Force majeure and frustration in commercial contracts and coronavirus (covid-19)

View All Articles

In these increasingly uncertain times, both in Australia and globally with Coronavirus (COVID-19) the terms Force Majeure and Frustration is increasingly being discussed in the context of commercial contracts.

What is Force Majeure?

This is commonly known as the ‘Act of God’ clause. In very simple terms it is an event beyond the control of either party to a contract that prevents or hinders the performance of that contract.

When the clause is enacted in a contract the Force Majeure clause will suspend the contractual obligations during that period and those contractual obligations will not recommence until the event has ended.

Generally, the contract will provide a definition of Force Majeure and will include such events as:

  • Government action
  • Health events such as epidemics or pandemics
  • Industrial action
  • War
  • Weather events

It is very important to understand what Force Majeure events are covered in a contract and when they can be enacted.

A party relying on any Force Majeure event must also take reasonable steps to mitigate the affect on the party to the contract.

Not all Force Majeure clauses are the same and they can have vastly different outcomes.

What is Frustration?

Frustration is a common law doctrine which provides that where there hardship in performing the obligations under the contract and they are “radically different” from those contemplated by the parties to the contract and performance becomes impossible there should be an automatic mutual discharge of the contract, with neither party being at fault.

There are some remedies that a party can claim if a contract is frustrated and each matter will be considered on the basis of the individual contract.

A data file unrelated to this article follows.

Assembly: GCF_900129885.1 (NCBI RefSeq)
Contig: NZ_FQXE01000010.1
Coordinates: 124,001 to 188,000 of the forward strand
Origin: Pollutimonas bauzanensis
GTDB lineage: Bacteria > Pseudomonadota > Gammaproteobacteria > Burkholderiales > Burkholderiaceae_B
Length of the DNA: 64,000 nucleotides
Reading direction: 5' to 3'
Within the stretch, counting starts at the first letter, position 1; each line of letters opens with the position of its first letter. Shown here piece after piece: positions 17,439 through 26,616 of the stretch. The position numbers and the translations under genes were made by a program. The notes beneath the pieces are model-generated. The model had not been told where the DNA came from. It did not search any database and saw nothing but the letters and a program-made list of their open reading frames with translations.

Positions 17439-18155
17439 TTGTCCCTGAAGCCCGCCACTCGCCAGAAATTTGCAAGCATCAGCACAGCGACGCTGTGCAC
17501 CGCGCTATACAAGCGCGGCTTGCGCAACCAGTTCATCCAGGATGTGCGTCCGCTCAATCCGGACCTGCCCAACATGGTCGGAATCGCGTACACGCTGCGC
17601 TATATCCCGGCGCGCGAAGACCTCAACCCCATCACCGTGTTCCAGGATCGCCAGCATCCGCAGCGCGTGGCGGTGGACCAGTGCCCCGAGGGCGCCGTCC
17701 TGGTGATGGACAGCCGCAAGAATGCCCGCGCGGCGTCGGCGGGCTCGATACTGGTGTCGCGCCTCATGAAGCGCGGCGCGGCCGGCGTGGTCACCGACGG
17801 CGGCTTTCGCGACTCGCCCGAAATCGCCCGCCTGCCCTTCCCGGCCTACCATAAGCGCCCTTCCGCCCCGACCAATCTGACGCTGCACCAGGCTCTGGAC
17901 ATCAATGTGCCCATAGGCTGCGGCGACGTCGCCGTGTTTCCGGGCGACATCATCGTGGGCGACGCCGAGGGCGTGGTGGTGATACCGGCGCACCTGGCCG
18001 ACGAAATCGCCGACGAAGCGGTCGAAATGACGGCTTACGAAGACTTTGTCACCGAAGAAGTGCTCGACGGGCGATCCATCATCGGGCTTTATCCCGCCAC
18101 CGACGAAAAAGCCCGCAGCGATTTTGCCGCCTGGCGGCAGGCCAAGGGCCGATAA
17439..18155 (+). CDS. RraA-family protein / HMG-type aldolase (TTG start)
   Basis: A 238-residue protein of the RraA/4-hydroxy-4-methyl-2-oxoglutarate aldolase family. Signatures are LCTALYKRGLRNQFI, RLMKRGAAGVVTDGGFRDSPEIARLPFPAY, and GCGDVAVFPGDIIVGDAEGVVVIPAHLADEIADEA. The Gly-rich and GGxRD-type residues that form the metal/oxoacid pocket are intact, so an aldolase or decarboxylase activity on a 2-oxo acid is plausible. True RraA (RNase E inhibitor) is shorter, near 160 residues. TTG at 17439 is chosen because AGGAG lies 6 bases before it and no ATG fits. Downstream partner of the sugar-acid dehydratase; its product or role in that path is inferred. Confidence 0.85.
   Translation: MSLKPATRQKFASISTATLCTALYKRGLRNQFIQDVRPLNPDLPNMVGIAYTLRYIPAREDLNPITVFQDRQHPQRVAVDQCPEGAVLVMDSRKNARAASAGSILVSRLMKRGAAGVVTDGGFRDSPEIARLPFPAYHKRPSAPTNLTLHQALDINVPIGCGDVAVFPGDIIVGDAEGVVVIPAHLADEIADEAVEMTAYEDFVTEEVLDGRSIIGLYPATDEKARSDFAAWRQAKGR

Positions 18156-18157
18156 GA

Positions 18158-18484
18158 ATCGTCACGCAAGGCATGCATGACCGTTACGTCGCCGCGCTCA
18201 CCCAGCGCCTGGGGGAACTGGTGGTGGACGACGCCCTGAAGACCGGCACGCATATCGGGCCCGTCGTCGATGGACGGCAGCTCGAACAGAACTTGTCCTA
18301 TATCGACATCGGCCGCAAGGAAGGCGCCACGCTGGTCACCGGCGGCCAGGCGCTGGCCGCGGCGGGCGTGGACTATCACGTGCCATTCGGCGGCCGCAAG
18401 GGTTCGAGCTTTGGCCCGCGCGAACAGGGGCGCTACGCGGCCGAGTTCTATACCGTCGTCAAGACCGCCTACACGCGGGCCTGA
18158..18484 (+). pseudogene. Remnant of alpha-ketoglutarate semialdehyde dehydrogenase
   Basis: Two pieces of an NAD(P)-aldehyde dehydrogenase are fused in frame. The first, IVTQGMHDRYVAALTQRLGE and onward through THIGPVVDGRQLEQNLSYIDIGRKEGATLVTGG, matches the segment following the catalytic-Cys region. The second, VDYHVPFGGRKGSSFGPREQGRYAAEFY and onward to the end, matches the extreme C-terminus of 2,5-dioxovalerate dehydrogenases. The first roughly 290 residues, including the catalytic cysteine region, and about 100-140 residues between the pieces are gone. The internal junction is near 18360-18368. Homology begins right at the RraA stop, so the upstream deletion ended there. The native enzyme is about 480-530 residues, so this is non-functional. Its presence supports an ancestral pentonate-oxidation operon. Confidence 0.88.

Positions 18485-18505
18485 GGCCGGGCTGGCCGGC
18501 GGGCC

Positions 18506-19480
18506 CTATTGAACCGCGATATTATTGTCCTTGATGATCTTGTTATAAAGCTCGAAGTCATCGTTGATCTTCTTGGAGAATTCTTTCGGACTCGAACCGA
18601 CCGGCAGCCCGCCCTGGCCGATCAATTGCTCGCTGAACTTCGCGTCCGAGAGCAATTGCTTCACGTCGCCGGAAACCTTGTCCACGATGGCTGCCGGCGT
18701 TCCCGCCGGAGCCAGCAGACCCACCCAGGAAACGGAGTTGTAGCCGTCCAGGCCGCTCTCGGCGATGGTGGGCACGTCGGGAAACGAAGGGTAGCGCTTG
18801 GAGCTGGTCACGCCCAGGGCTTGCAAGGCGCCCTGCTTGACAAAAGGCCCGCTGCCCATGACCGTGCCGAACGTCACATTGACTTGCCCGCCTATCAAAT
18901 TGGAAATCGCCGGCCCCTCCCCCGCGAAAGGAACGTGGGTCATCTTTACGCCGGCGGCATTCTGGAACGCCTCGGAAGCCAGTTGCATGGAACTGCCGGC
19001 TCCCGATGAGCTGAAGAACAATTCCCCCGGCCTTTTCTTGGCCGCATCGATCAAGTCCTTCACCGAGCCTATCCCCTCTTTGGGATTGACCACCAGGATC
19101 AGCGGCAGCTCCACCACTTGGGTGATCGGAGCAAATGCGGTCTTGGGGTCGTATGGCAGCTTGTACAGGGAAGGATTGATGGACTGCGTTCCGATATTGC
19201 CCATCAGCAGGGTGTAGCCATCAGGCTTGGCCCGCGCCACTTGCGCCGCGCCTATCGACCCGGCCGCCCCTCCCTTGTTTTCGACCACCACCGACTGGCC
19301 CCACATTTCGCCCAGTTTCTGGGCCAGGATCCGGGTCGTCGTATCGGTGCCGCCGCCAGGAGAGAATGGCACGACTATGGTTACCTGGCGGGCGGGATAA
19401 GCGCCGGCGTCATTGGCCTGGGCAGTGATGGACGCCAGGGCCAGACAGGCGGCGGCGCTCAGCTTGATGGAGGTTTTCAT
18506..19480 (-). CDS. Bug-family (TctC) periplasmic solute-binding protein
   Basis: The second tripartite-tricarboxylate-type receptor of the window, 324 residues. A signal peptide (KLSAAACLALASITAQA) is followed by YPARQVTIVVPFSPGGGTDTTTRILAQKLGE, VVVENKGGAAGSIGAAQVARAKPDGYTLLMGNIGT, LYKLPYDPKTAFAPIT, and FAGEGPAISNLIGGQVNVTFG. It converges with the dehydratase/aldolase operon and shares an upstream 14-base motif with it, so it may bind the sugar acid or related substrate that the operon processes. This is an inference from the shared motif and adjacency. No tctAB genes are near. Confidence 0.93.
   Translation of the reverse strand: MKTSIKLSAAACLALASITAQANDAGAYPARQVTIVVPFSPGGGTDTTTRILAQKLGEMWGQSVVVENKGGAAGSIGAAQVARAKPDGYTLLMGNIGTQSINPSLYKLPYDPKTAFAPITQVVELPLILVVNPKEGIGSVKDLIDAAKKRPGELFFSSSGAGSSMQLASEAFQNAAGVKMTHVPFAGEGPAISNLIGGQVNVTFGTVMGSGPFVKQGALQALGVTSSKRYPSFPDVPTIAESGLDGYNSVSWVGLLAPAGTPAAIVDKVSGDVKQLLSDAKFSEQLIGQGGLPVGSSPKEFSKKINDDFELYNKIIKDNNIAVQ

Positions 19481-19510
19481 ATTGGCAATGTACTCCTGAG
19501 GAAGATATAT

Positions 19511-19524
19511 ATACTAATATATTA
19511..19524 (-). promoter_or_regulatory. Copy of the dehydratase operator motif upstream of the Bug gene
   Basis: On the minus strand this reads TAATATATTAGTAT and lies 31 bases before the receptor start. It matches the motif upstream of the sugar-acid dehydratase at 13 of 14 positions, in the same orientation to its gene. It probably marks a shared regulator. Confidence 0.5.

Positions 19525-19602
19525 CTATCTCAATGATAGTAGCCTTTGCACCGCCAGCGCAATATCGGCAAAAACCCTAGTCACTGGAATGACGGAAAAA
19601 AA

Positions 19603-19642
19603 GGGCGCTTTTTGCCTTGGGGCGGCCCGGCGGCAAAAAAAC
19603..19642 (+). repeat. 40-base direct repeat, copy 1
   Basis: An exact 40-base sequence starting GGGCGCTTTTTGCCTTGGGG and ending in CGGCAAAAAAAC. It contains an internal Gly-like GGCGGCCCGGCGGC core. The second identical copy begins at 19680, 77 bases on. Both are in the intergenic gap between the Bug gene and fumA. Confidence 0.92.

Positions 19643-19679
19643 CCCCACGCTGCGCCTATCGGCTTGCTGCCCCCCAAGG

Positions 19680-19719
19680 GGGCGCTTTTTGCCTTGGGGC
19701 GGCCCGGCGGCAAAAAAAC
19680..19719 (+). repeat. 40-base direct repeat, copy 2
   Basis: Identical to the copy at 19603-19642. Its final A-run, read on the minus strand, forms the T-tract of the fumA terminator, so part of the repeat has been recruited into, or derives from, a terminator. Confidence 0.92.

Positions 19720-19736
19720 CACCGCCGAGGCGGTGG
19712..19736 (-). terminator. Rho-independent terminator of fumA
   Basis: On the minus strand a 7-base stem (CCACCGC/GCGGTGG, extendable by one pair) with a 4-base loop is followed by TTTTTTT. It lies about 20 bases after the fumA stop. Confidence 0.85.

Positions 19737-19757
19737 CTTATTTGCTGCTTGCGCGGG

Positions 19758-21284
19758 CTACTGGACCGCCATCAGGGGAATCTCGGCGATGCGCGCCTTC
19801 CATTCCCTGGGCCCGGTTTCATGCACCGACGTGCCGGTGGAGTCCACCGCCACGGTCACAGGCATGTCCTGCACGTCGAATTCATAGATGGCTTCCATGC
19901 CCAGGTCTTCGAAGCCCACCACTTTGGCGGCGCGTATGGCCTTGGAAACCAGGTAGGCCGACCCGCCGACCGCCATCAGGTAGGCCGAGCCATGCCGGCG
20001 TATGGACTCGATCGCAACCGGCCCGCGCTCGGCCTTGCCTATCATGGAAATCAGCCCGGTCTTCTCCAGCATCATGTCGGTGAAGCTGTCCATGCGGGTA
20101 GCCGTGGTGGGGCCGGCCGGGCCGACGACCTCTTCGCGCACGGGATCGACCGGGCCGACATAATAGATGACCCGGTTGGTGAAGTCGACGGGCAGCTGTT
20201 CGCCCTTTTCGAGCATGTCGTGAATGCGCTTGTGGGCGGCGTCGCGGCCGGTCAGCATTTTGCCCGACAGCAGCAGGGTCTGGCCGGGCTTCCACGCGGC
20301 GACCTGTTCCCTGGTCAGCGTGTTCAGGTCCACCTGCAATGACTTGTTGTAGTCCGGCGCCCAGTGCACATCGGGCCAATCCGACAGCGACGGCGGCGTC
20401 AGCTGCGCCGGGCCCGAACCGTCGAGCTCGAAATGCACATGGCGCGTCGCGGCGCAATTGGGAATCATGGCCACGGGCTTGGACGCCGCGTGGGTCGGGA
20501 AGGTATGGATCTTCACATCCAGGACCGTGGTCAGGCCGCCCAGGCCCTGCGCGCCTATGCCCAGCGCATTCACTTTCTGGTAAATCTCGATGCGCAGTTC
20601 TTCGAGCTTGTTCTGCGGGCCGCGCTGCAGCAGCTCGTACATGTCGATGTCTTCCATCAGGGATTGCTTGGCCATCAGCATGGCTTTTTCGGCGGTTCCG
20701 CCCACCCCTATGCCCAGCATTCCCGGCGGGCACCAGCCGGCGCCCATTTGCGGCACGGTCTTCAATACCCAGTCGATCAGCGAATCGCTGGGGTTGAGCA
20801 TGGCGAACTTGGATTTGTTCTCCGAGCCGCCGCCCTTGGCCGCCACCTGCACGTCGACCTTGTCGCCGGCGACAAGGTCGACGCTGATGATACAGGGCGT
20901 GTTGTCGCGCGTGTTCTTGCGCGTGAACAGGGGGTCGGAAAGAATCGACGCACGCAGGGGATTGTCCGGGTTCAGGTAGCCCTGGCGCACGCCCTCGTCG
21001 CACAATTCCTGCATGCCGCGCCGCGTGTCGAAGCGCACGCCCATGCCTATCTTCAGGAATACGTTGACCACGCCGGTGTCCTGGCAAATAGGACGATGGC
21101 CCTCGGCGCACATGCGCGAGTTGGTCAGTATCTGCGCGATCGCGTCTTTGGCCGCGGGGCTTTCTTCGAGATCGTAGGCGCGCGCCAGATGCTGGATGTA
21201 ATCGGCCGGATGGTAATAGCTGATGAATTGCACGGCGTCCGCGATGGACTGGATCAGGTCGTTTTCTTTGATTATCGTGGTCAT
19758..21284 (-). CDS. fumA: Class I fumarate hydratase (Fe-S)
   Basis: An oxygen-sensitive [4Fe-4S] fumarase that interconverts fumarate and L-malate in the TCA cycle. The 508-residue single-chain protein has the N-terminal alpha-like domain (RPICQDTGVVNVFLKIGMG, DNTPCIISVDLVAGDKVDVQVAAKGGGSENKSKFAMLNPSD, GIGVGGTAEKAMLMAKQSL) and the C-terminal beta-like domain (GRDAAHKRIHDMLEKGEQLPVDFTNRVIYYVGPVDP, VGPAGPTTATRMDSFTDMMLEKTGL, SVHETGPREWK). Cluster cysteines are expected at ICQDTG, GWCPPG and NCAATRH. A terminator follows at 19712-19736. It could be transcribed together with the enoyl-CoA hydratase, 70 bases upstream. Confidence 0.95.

What should I do?

The business community and individuals in the face of the current uncertainty surrounding the Coronavirus have become increasingly concerned with the legal issues arising out of the ability to perform contracts, honour lease arrangements and associated legal obligations.

It is important to get advice at an early stage.

At FC Lawyers we have been helping our clients to understand what their current obligations together with their future obligations.

Contact us for an obligation free initial discussion regarding your commercial contract and legal rights.

The information provided in this article is for general information and educative purposes in summary form on legal topics which is current at the time it is published. The content does not constitute legal advice or recommendations and should not be relied upon as such. Whilst every care has been taken in the preparation of this article, FC Lawyers cannot accept responsibility for any errors, including those caused by negligence, in the material. We make no representations, statements or warranties about the accuracy or completeness of the information and you should not rely on it. You are advised to make your own independent inquiries regarding the accuracy of any information provided on this website. FC Lawyers does not guarantee, and accepts no legal responsibility whatsoever arising from or in connection to the accuracy, reliability, currency, correctness or completeness of any material contained in this article. Links to third party websites or articles does not constitute any endorsement or approval of those sites or the owners of those sites. Nothing in this article should be construed as granting any licence or right for you to use that content. You should consult the third party’s terms and conditions of use in relation to any third-party content. FC Lawyers disclaims all responsibility and all liability (including liability for negligence) for all expenses, losses, damages and costs you might incur as a result of the information being inaccurate or incomplete in any way. Appropriate legal advice should always be obtained in actual situations.